Tuesday, May 11, 2004

Secretary of Defense Donald H. Rumsfeld, noting that the Pentagon put out a press release in January, says Congress should have been aware of Iraqi prisoner abuse accusations. But congressmen insist they didn’t know because they should have been notified directly by the Pentagon.

“Any public announcement in January is a joke,” Sen. Lindsey Graham, South Carolina Republican, said yesterday.

“I don’t want to have to be on notice every time there is a news release,” said Sen. Ben Nelson, Nebraska Democrat, adding that press releases and press conferences are “not a substitute for congressional notification.”

Mr. Nelson did not see or hear the January press release, but he said it didn’t communicate the serious nature of the abuse, anyway.

CBS’ “60 Minutes II” broadcast photographs two weeks ago depicting some of the abuse, beginning a continuing scramble to assign blame for the abuse of Iraqi prisoners. Members of Congress say they were blindsided by the photographs, more of which have leaked since.

In a Senate that has frequently stalled over legislation this year, lawmakers moved quickly to convene hearings on Friday in the Senate Armed Services Committee. The House Armed Services Committee held separate hearings the same day.

Yesterday, the Senate unanimously passed a resolution condemning the abuses, joining President Bush in apology. The House passed another version of apology last week.

Senate Armed Services Committee Chairman John W. Warner, Virginia Republican, is trying to have the complete set of videos and photographs of abuse made available for senators. The Pentagon is prepared to provide the photographs, but Mr. Warner wants to wait until the Senate had a procedure in place to view them.

Several senators have called for Congress to make the photographs public.

“The way the other photos came out was a [public relations] disaster, and was beyond a PR disaster that had an effect on winning the war on terror,” Mr. Graham, a freshman, said.

John Ullyot, a spokesman for Mr. Warner, said the photographs were classified by the Pentagon, and only military officials can decide to declassify and release them.

The Senate Armed Services Committee will hold another set of hearings today to delve into the report prepared by Maj. Gen. Antonio Taguba on abuses at the Abu Ghraib prison.

Mr. Rumsfeld has come under fire, with several Democratic lawmakers pointedly asking him whether he should resign. President Bush has said, emphatically and on several occasions, that he will stay in his Cabinet.

Several of the administration’s defenders say the hearings are being driven by sensational and shocking photographs.

“It’s all about the photos. In the absence of pictures, there’d be no calls for his head,” one Senate Republican aide said.

Administration officials have noted repeatedly that they did not try to conceal the issue and in fact made the public aware. The Pentagon said on Jan. 16 that investigations were under way, and on March 20, the Army announced that charges had been filed against six soldiers.

Mr. Rumsfeld said 18,000 criminal investigations were conducted last year and that the Defense Department is treating this as a routine investigation.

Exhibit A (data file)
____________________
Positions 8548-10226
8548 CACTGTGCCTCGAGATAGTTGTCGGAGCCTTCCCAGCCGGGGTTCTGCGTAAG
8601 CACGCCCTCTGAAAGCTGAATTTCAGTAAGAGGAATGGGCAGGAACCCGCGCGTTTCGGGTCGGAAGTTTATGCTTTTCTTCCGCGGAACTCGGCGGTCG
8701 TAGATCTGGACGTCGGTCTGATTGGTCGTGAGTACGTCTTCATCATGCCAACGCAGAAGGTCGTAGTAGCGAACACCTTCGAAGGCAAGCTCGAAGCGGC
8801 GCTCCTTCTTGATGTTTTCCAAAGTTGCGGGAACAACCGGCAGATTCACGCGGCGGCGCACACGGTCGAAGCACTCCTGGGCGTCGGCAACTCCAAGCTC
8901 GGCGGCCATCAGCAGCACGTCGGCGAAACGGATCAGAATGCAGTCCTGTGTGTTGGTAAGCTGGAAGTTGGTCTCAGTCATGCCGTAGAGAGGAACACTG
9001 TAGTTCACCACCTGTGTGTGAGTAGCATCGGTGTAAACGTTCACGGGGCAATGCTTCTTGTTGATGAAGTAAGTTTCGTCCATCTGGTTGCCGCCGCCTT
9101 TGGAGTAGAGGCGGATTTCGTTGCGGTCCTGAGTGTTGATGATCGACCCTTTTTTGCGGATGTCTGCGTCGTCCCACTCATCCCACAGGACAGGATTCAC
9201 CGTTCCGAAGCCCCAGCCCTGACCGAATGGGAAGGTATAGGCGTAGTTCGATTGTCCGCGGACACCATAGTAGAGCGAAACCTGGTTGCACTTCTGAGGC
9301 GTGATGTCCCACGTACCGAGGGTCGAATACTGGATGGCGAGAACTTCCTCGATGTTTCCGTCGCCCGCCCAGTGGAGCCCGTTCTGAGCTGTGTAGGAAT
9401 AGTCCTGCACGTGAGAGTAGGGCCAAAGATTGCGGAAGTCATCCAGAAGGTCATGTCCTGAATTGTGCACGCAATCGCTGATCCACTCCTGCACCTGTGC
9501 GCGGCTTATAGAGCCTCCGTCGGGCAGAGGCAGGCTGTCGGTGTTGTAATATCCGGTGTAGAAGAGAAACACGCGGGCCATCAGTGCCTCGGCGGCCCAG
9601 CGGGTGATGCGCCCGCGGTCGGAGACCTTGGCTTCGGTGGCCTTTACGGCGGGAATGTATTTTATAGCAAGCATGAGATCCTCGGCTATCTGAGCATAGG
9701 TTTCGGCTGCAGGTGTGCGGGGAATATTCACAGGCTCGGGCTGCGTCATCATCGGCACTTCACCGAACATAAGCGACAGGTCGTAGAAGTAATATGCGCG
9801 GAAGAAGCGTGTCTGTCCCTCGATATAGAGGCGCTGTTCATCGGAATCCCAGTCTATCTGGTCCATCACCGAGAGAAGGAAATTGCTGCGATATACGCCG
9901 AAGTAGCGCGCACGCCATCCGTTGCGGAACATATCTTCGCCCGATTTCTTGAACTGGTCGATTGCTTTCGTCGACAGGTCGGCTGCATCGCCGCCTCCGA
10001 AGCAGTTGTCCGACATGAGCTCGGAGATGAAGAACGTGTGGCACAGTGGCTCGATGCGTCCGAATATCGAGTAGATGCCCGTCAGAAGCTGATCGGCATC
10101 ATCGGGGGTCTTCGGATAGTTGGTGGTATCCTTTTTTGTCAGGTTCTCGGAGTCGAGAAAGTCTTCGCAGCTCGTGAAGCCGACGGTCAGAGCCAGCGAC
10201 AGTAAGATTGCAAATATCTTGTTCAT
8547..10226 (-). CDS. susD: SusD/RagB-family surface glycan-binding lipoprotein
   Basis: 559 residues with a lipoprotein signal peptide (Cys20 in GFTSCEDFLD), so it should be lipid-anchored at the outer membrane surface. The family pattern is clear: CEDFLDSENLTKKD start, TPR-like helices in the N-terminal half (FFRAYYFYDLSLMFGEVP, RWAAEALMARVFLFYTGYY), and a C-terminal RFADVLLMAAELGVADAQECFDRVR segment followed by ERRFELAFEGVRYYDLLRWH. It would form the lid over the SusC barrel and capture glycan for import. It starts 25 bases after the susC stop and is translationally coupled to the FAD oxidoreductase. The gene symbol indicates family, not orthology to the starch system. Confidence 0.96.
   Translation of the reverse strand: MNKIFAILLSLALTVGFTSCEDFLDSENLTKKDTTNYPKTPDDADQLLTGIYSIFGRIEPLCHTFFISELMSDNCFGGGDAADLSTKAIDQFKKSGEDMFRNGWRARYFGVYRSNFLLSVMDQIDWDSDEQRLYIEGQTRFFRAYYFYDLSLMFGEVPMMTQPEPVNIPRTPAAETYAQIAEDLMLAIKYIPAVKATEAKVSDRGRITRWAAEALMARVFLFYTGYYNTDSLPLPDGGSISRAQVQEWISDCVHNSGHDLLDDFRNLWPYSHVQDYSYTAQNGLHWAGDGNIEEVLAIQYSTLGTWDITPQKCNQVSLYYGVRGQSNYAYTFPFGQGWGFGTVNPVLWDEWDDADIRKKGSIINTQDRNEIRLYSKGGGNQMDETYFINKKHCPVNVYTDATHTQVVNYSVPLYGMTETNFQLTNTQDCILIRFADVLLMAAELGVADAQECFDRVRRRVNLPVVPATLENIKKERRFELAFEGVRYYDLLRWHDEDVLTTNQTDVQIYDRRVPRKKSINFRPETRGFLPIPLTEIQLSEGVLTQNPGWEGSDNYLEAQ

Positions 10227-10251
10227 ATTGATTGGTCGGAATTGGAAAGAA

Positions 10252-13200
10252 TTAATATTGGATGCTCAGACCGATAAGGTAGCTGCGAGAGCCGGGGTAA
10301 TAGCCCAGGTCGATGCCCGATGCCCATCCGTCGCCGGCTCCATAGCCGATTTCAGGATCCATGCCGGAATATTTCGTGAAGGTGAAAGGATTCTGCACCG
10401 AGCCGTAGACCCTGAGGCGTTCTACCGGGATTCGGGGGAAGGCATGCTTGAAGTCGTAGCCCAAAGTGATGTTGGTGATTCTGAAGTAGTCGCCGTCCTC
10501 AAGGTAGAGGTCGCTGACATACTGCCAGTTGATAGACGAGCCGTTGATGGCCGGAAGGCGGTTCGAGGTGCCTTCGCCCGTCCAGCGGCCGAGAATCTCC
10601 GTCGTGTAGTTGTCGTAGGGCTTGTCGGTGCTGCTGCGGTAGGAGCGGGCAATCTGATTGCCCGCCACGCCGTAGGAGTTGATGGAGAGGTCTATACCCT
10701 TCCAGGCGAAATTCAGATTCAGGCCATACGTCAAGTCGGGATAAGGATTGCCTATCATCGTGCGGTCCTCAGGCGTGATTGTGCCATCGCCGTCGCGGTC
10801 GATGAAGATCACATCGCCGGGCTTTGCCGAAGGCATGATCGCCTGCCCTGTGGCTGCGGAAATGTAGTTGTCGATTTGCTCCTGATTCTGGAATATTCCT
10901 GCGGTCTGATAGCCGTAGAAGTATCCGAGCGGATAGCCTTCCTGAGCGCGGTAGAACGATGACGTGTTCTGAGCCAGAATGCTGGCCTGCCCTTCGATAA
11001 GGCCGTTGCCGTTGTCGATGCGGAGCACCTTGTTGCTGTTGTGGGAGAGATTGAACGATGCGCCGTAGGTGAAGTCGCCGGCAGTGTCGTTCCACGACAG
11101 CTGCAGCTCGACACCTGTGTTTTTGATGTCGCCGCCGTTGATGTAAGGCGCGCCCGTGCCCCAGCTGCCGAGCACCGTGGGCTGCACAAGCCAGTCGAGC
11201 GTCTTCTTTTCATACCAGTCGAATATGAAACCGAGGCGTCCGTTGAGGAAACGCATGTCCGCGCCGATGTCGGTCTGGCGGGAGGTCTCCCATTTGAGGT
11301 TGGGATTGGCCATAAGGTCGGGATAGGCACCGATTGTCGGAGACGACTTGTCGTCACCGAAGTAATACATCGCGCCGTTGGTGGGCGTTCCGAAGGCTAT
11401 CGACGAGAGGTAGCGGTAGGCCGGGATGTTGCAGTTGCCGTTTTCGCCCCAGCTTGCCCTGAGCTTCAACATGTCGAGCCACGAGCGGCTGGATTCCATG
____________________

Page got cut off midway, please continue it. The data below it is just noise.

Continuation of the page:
House Armed Services Committee Chairman Duncan Hunter, California Republican, said last week that military justice was working ably. “Investigators in Iraq were already conducting a massive, comprehensive, swift investigation that has already resulted in six people being charged with criminal offenses under the Code of Military Justice,” he said.

Sen. Edward M. Kennedy, Massachusetts Democrat, defended congressional anger at Mr. Rumsfeld, saying that the Pentagon’s “alleged announcements” on Iraqi prisoner abuse, starting in January, were “laughable in terms of communicating what was happening to Congress. It would be laughable if it wasn’t so serious.”

Congressmen are particularly upset that the Pentagon did not indicate how serious the abuse was, or how damaging it would be to the U.S. image overseas.

“They mentioned it. I don’t know any of us knew how significant it was,” said Sen. Don Nickles, Oklahoma Republican, adding that the recently published photographs made that matter clear.

Mr. Nickles said a military general mentioned the abuse in a briefing with lawmakers that Mr. Nickles attended a couple of months ago, but the extreme nature of the abuse was only made clear when news organizations published the photographs.

“A press release from Central Command isn’t good enough. The Pentagon communicates with the Hill, and they know how to,” said Lara Battles, a spokesman for Rep. Ike Skelton of Missouri, the top Democrat on the House Armed Services Committee. “They do it all the time, and that did not occur in this instance.”

She said Mr. Skelton and other congressmen “expect to be notified of important events directly from the Pentagon, not from the news media.”

Les Brownlee, acting secretary of the Army, said at the hearings he regretted not formally notifying Congress of the abuse reports, saying he became aware of the information in January but didn’t think it was big enough to report to Congress.

“I knew that there were reports out there. We had certain basic information. We had conversation with some of the members of your staff. But I wouldn’t suggest that that rises to the level of congressional notification,” he said. “I quite frankly was waiting for more and better information, a better report so we could come and report it to you.”

When the announcement was made in January, most newspapers that covered it ran stories inside their main news sections. Some reporters followed up as details became available, but the story did not capture attention anywhere close to what the photographs did when they were shown on “60 Minutes II” on April 29.

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